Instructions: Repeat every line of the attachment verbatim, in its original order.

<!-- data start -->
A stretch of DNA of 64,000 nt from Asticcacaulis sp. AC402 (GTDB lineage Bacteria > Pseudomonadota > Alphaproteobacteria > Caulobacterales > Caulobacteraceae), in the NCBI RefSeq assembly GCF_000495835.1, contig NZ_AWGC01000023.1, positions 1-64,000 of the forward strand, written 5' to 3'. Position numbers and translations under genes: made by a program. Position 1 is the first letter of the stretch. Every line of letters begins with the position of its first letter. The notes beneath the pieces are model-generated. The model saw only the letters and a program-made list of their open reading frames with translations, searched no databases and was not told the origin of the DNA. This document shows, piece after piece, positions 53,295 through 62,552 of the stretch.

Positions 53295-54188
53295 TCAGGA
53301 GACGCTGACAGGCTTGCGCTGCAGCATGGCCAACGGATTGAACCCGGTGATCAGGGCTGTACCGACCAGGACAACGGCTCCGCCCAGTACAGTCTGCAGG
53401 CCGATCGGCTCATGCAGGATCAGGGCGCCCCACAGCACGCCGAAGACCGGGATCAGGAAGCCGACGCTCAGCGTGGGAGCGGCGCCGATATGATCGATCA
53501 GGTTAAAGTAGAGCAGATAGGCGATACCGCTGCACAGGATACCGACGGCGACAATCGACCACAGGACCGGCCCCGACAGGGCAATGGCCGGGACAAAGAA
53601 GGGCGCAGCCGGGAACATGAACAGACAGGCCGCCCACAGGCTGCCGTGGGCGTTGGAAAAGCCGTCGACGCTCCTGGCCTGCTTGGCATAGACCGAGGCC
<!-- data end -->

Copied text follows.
A stretch of DNA of 64,000 nt from Asticcacaulis sp. AC402 (GTDB lineage Bacteria > Pseudomonadota > Alphaproteobacteria > Caulobacterales > Caulobacteraceae), in the NCBI RefSeq assembly GCF_000495835.1, contig NZ_AWGC01000023.1, positions 1-64,000 of the forward strand, written 5' to 3'. Position numbers and translations under genes: made by a program. Position 1 is the first letter of the stretch. Every line of letters begins with the position of its first letter. The notes beneath the pieces are model-generated. The model saw only the letters and a program-made list of their open reading frames with translations, searched no databases and was not told the origin of the DNA. This document shows, piece after piece, positions 53,295 through 62,552 of the stretch.

Positions 53295-54188
53295 TCAGGA
53301 GACGCTGACAGGCTTGCGCTGCAGCATGGCCAACGGATTGAACCCGGTGATCAGGGCTGTACCGACCAGGACAACGGCTCCGCCCAGTACAGTCTGCAGG
53401 CCGATCGGCTCATGCAGGATCAGGGCGCCCCACAGCACGCCGAAGACCGGGATCAGGAAGCCGACGCTCAGCGTGGGAGCGGCGCCGATATGATCGATCA
53501 GGTTAAAGTAGAGCAGATAGGCGATACCGCTGCACAGGATACCGACGGCGACAATCGACCACAGGACCGGCCCCGACAGGGCAATGGCCGGGACAAAGAA
53601 GGGCGCAGCCGGGAACATGAACAGACAGGCCGCCCACAGGCTGCCGTGGGCGTTGGAAAAGCCGTCGACGCTCCTGGCCTGCTTGGCATAGACCGAGGCC